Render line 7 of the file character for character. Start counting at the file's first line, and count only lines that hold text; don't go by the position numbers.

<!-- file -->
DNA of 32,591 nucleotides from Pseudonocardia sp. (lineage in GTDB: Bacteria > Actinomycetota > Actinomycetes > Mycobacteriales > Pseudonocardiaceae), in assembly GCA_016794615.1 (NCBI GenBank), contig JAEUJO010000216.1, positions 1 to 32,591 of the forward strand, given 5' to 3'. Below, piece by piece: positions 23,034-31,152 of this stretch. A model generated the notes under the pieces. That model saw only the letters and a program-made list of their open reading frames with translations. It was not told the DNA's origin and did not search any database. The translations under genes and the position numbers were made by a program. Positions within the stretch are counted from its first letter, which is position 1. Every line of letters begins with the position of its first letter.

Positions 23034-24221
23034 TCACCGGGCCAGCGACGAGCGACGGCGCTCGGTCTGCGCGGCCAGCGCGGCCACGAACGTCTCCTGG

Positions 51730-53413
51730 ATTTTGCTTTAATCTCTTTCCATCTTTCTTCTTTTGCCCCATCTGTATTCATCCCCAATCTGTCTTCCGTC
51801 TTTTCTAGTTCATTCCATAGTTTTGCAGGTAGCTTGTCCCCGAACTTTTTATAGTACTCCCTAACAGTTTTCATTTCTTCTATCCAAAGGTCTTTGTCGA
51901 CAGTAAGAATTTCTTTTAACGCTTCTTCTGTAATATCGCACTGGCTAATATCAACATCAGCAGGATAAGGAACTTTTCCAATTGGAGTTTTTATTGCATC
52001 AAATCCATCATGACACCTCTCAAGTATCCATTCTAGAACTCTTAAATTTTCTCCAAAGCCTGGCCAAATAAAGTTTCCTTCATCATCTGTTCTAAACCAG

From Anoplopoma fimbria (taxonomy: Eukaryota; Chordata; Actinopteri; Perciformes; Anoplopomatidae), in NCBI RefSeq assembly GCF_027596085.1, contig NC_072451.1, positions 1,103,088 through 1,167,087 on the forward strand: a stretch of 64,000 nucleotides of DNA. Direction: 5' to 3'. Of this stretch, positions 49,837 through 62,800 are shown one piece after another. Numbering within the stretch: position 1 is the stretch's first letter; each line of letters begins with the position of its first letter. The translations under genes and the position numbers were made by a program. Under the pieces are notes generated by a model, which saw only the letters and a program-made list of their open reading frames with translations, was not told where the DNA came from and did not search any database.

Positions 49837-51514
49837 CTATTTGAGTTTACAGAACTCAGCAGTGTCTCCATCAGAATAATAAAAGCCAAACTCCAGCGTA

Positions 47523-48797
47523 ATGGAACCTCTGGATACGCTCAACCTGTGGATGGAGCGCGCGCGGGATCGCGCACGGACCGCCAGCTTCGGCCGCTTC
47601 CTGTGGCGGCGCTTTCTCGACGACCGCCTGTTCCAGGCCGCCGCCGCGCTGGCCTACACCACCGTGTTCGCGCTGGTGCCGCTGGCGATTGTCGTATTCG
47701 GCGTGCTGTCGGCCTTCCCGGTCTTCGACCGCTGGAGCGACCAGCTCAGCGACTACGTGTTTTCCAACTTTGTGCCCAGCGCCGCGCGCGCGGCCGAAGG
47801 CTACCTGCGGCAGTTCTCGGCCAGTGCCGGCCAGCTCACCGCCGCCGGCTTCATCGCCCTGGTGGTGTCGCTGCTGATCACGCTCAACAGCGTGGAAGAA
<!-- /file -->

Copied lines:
51901 CAGTAAGAATTTCTTTTAACGCTTCTTCTGTAATATCGCACTGGCTAATATCAACATCAGCAGGATAAGGAACTTTTCCAATTGGAGTTTTTATTGCATC